So, the “critical memory issues” I had in mind weren’t really that difficult to trace. After looking at some almost ready to go code samples, I found in the Pin’s documentation, I ended up expanding a bit the initial logging goal I had in mind. And added a couple of “features” to aid my vulnerability discover capabilities.

As you know, some common memory (de)allocation problems in C/C++ programs are:

I assume everyone knows what the problems listed above are. If you don’t, or you need a ‘refresh’, just click the links above.

At least the first 3 problems are very “easy” to detect with a Pintool, or a DynamoRIO client. I’ll do a couple of assumptions. The target program is a single binary/executable file, and the only functions that I’ll track to allocate and free memory are malloc and free (calloc, and realloc are just “special” versions of malloc anyway). Internally new and delete use malloc and free, so we are covered. I can simply “monitor” these calls. I won’t consider other functions like realloc, calloc, HeapAlloc, HeapFree, etc. (for now). Yes, for now, I’ll focus only on the generic malloc and free functions from the C Run-Time Library. In Windows, these functions when called will then call HeapAlloc and HeapFree.

Here’s a diagram showing the relationship of Windows API calls used to allocate process memory (from the book The Art of Memory Forensics, and used with authorization. Thanks to Andrew Case).

As we can see above, ideally we should actually be “monitoring” RtlAllocateHeap and RtlFreeHeap. However, we can ignore this for now. This way, if you just want to try this code in Linux, or OSX, its mostly copy and paste. Later, in the main version of this tool, I’ll indeed be only working with the Windows Heap functions or my Pintool won’t work with Internet Explorer, for example.

Whenever a program calls malloc, I’ll log the return address (that is, the address of the allocated memory region). Whenever a program calls free, I’ll match its address being freed with the addresses I saved before. If it has been allocated and not freed, I’ll mark it as free. If it has been allocated and already freed, then we have a double free. If I don’t have that address saved has been allocated before, then we have a free of unallocated memory. Simple, huh? Finally, when the program exits, I can look at my records to detect memory addresses that have been allocated but not freed. This way I can also detect memory leaks.

As we’ll see, using a dynamic binary framework to achieve what’s described above can be done with very little effort. However, there are some issues that we’ll ignore to keep this post simple. As you can eventually guess, the Heap Manager also plays a role here, and our tool might have to be Heap Manager specific if we don’t want to be flooded with false positives. Also, as mentioned before, this tool will tell us there’s a bug, but not exactly where. You can tell your tool to break/pause when an issue is found and attach a debugger. However, depending on the class of bug it may still be very hard to find where’s the bug and reproduce it.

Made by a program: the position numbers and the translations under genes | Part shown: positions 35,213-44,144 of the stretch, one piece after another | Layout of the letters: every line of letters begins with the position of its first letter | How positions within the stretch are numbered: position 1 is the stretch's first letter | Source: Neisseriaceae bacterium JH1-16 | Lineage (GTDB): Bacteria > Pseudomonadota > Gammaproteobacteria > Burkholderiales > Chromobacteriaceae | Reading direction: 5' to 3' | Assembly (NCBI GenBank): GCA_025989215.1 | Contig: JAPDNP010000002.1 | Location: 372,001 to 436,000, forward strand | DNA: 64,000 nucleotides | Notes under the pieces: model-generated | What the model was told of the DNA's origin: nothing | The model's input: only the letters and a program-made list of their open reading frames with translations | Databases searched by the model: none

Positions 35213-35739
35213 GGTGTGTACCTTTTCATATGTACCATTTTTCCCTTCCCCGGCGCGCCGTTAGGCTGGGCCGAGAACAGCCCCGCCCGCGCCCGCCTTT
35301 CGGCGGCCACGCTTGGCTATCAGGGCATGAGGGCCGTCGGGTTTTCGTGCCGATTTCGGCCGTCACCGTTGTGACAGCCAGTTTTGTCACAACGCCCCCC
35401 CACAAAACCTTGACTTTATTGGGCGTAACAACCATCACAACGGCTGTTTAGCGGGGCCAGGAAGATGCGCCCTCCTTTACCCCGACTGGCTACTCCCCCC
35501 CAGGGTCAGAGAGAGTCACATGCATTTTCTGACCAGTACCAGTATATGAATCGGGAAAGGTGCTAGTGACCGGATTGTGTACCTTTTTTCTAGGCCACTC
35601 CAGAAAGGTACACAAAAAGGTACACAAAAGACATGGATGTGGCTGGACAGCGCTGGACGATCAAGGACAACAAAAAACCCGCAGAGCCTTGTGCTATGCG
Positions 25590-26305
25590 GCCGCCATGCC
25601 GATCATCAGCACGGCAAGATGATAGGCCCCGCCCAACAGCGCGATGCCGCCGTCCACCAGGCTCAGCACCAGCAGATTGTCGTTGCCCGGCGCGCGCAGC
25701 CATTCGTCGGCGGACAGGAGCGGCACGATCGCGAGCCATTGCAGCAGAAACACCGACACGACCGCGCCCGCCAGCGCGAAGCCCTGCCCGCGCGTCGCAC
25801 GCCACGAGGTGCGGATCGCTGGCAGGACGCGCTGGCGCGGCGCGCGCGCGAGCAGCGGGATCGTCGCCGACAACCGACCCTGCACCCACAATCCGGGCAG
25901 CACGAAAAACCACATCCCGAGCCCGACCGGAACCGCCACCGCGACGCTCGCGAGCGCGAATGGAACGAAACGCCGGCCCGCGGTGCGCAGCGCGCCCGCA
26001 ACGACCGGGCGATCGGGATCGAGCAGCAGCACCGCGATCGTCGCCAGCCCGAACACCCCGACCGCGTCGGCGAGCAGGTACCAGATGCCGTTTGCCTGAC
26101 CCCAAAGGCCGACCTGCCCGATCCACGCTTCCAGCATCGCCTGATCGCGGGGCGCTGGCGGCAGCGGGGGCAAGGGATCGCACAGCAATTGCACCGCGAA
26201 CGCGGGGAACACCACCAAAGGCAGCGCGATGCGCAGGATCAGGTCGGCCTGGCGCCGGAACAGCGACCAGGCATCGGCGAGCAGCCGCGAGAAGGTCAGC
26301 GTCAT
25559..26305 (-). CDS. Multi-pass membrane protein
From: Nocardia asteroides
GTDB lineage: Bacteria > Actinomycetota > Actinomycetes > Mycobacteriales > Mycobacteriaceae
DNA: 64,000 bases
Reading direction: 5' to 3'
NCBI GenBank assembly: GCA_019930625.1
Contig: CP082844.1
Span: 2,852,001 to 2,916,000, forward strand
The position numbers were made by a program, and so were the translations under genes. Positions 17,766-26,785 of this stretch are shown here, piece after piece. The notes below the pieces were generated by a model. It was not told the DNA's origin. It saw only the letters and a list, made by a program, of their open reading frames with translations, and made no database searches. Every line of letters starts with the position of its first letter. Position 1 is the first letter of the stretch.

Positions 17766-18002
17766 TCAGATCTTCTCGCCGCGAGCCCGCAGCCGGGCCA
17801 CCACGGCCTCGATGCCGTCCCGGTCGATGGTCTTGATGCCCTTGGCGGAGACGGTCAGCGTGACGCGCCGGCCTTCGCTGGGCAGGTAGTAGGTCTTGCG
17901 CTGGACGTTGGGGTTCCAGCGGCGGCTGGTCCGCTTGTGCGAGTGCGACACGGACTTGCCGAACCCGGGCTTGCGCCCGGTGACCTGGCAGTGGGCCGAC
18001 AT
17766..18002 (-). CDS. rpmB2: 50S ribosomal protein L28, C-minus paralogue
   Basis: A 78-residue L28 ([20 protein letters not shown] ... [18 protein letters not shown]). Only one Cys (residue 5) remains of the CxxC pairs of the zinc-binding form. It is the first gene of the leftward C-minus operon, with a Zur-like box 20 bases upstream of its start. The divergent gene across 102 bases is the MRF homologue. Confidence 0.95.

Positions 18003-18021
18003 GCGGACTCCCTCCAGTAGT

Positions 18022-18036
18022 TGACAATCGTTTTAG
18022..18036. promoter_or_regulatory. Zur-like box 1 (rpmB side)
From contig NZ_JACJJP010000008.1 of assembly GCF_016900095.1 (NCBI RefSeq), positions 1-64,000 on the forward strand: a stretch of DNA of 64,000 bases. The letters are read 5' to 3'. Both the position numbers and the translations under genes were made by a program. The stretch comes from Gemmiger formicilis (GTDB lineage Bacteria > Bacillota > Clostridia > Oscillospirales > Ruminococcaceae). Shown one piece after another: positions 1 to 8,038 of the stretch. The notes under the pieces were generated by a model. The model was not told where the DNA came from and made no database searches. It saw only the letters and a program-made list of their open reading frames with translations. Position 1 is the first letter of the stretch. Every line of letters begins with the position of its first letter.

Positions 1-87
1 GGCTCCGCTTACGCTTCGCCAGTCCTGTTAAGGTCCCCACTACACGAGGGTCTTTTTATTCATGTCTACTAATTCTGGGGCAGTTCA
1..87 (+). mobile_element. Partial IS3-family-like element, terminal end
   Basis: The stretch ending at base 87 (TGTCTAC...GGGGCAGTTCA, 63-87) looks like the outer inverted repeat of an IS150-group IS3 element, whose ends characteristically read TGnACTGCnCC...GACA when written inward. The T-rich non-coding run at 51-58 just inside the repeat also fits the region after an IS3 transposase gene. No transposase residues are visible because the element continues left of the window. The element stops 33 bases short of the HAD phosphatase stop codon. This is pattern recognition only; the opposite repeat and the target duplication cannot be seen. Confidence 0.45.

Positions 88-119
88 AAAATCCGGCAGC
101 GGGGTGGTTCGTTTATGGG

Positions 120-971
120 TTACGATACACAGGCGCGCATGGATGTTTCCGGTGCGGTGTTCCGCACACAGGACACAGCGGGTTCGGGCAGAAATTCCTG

While I was writing this blog post, a very interesting tool from Joxean Koret called membugtool was released during the EuskalHack 2018 conference. His tool does a bit more than mine (well, actually considerable more), and the code is certainly better than mine. Keep following this post if you want to learn more about Pin and other DBI frameworks, but don’t forget to check his tool later. I was actually very happy when I saw it released because it means my idea wasn’t a complete nonsense. On top of that Joxean Koret is a respected researcher that I’ve been following for quite a long time, mainly due to his awesome work on breaking Antivirus engines.

Target/Guest program (ExercisePin.exe)

To test our multiple dynamic binary analysis tools, I wrote the following non-sense program (I called it ExercisePin.exe). It’s quite clear that there are some memory leaks, an invalid free, and a potential double-free (depending on our input).

#include <stdio.h>
#include <stdlib.h>

void do_nothing() {
  int *xyz = (int*)malloc(2);
}

int main(int argc, char* argv[]) {
  free(NULL);

  do_nothing();

  char *A = (char*)malloc(128 * sizeof(char));
  char *B = (char*)malloc(128 * sizeof(char));
  char *C = (char*)malloc(128 * sizeof(char));

  free(A);
  free(C);

  if (argc != 2)
    do_nothing();
  else
    free(C);

  puts("done");
  return 0;
}

As you can see it’s a very stupid program, I recommend you to test your tools with real software and see how they behave. Also, check the previously mentioned project membugtool since it includes a very nice set of tests which actually made me lazy and I didn’t even try to improve the code above and create new sample buggy programs. Depending on which compiler you use to build this sample, you might have different results. I built mine with Visual Studio. It has advantages, and disadvantages. If you prefer you can use Dev-C++ (which uses GCC), or cygwin (and install gcc or i686-w64-mingw32-gcc.exe), or even Embarcadero. Anyway, expect different results depending on the compiler you choose to build the target program.

Basic Pintool (MallocTracer)

In this first Pintool example, I’m logging all the malloc and free calls. The instrumentation is added before and after the malloc call and logs the parameter passed to the call and its return value. For the free call we’ll only look at its parameter, and not at its return value. So the instrumentation is only added before the call. This Pintool will not be very useful in big applications since it doesn’t really tell you where the issue is. Anyway, it is a good start and will serve the purpose of “showing” how the Pin API can be used.